Read below how Walden’s Aptitude Assessment Battery Programming Test can help you evaluate the potential of mainframe programmer candidates and trainees.
The AABP evaluates the aptitude and potential of candidates at any level of experience and assesses technical ability and work habits for all aspects of applications programming, with or without prior training.
Designed to determine the likelihood of candidates becoming effective programmers, the AABP is neither an IQ nor a personality test. It simulates on-the-job assignments and consists of 5 problems designed to determine a candidate’s ability to:
Draw deductions with the aid of simple calculations
Understand instructions found in programming reference manuals
Understand complex specifications, unassisted
Reason with symbols
Annotate and document their work for easy access by other programmers
The AABP is self-instructive. There is no time limit, and the average completion time is about 3 hours. Partial credit is allowed even if answers are incorrect. Evaluations are based on performance and identify which candidates will prove to be excellent, above average, average or below average programmers.
Most tests fail to evaluate applicants’ aptitude for protracted concentration or long step-sequencing, whereas the AABP identifies candidates capable of sustained and meticulous attention to detail. Such candidates can usually learn programming on their own, by means of instruction manuals.
Reports distinguish between candidates best suited for straightforward programming jobs requiring high accuracy and those who appear to do their best work with highly challenging problems.
This test evaluates candidates’ aptitude for business systems analysis, and user department/I.T. department interaction. It assumes some prior business experience but no previous knowledge or experience in information technology.
The test consists of 4 problems evaluating a candidate’s logical ability, skill in interpreting business specifications and potential for solving business-related problems. The test requires 1 hour to complete, in booklet format or via the Internet.
The questions on the test are designed to investigate the candidate’s ability to analyze complex patterns and identify relationships. Candidates must then draw logical conclusions and identify errors.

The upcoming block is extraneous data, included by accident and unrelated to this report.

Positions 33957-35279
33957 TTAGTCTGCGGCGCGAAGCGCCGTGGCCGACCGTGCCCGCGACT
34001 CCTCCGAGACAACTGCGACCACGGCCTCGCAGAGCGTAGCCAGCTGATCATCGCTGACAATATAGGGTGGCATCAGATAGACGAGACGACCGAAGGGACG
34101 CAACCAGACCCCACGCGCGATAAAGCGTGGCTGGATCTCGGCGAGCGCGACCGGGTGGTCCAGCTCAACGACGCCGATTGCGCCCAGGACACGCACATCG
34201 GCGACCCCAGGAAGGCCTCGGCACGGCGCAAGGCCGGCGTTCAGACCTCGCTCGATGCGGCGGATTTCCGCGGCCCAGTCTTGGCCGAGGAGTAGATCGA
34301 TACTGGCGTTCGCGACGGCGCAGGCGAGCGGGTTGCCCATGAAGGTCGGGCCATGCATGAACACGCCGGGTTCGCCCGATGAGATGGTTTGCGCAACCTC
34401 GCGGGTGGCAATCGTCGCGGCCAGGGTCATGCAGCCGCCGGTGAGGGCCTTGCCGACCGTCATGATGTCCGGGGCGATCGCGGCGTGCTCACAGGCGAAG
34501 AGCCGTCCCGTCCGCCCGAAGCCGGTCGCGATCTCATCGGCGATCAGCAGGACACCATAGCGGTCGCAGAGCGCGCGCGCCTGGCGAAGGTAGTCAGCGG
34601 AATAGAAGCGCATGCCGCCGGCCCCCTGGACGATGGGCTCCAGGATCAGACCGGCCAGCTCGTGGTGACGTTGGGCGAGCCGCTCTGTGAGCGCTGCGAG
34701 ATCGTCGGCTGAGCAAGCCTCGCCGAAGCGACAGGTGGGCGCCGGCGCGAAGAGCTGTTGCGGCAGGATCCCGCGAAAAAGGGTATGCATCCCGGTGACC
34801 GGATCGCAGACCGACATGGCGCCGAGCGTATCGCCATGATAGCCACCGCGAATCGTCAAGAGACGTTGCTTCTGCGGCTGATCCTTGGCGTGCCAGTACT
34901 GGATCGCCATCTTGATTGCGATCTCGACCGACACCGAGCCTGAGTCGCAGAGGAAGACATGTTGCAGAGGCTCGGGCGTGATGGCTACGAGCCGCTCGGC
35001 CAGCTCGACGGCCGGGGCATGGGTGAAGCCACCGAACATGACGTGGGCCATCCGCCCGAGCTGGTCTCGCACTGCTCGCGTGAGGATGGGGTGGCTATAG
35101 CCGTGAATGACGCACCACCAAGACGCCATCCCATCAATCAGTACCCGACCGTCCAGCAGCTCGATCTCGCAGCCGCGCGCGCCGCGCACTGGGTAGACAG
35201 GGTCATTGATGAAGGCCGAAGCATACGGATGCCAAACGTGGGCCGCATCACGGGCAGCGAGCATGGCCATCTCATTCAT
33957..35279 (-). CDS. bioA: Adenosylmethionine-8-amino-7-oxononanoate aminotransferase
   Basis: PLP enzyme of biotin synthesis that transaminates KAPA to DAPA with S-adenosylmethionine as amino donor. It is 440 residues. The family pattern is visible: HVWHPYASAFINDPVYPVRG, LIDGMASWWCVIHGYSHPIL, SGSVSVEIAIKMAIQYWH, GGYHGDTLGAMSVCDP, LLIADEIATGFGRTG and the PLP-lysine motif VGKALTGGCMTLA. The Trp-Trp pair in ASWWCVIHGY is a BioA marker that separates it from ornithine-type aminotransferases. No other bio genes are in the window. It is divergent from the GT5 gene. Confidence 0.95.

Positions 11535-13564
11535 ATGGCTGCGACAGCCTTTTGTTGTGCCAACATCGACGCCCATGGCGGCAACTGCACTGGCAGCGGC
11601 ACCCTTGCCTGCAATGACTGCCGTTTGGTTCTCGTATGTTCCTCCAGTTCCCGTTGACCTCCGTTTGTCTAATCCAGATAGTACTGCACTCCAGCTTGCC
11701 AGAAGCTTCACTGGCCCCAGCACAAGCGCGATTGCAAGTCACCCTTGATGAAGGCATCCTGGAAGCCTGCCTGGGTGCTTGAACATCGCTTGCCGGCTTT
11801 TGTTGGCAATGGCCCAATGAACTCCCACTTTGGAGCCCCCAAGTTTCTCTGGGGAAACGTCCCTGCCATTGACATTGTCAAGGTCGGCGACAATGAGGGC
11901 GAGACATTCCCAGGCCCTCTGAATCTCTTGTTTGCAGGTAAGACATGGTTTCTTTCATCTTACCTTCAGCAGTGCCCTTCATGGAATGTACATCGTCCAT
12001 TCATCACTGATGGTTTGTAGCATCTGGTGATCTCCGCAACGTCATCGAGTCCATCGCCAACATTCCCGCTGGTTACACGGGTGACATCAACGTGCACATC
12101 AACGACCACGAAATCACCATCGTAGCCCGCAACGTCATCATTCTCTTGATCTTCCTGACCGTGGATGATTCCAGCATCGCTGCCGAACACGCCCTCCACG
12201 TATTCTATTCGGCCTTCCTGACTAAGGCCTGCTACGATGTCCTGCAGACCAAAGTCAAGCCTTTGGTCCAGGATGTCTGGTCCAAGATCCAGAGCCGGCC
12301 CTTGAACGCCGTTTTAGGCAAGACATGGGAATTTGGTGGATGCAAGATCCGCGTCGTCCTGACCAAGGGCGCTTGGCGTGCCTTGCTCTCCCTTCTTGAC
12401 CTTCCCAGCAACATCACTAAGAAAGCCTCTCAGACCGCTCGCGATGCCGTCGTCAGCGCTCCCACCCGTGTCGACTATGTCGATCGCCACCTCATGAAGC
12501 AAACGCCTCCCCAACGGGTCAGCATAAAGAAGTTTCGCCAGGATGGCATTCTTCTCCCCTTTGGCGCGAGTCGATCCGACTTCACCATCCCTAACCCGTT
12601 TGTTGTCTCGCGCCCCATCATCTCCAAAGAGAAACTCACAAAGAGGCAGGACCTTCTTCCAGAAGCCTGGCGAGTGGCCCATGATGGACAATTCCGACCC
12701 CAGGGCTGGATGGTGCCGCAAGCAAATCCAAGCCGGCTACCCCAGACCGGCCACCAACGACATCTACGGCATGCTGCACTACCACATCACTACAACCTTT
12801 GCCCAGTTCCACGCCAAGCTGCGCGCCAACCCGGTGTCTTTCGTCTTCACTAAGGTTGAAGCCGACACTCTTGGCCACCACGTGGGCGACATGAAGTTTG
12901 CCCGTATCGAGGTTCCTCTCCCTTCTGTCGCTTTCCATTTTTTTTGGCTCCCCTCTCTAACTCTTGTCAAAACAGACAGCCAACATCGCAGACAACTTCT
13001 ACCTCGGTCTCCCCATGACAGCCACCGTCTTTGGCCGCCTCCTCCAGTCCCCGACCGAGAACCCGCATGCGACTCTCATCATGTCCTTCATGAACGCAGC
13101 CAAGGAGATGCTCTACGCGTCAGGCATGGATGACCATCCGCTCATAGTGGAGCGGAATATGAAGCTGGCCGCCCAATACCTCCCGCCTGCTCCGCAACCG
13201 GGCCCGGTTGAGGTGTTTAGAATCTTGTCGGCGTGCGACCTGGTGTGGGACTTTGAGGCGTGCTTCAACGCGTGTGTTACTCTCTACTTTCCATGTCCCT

The test evaluates numerous skills essential and specific to a business environment. These include the candidate’s ability to:
Precisely identify procedures without assistance
Accurately translate specifications from symbolic to numeric data or narrative to numeric data
Understand the work of individual components within an organization
And their relationship to the organization as a whole
Interpret and understand complex business procedures and identify procedural errors
A 3-page report is provided to select appropriate personnel for positions such as:
Business Systems Analyst
The project leader aptitude test is designed to assess the suitability of candidates for project leadership and project management positions. It presumes at least 2 years’ on-the-job experience and measures acquired skills in analysis, organization, scheduling and planning. As a candidate for a position as project manager or leader, the test assesses the individual’s abilities, including business judgment, supervisory practices, problem solving and knowledge of project organization, control, scheduling and planning concepts.
The Project Manager test takes 1 hour to complete and requires minimal supervision. The candidate must solve 5 problems, which assess candidates’ ability to:
Identifying key activities and sequencing them properly to ensure attainment of project goals.
Ability to organize daily activities on a priority basis.
Skill in solving problems in a structured and controlled manner.
Ability to understand common business practices, and ability to respond to various customer service situations.
Ability to supervise team members.
Understanding of basic project management theory.
Ability to use networking for planning, evaluating, and controlling the progress of activities in a project environment.
The project leader test provides a percentage-based evaluation of the candidates’ suitability for positions such as:
This test evaluates both entry-level and experienced candidates. It assesses their aptitude for analyzing business problems, but presumes no prior experience or knowledge of data processing.
The test consists of two problems that evaluate a candidate’s logical abilities, skill at interpreting business specifications, and potential for translating business problems into symbolic logic.
The test requires the candidates to follow complex business procedures and apply them to specific situations. The candidate must then create symbolic instructions that represent a common business procedure and review them for errors. No personality traits are measured.
The test is appropriate for any business-related job position requiring analytical thinking and attention to detail. It’s useful for screening both entry-level and experienced candidates and measures candidates ability to:
Interpret and understand complex business procedures
Translate business solutions into symbolic logic
A three-page report is provided upon completion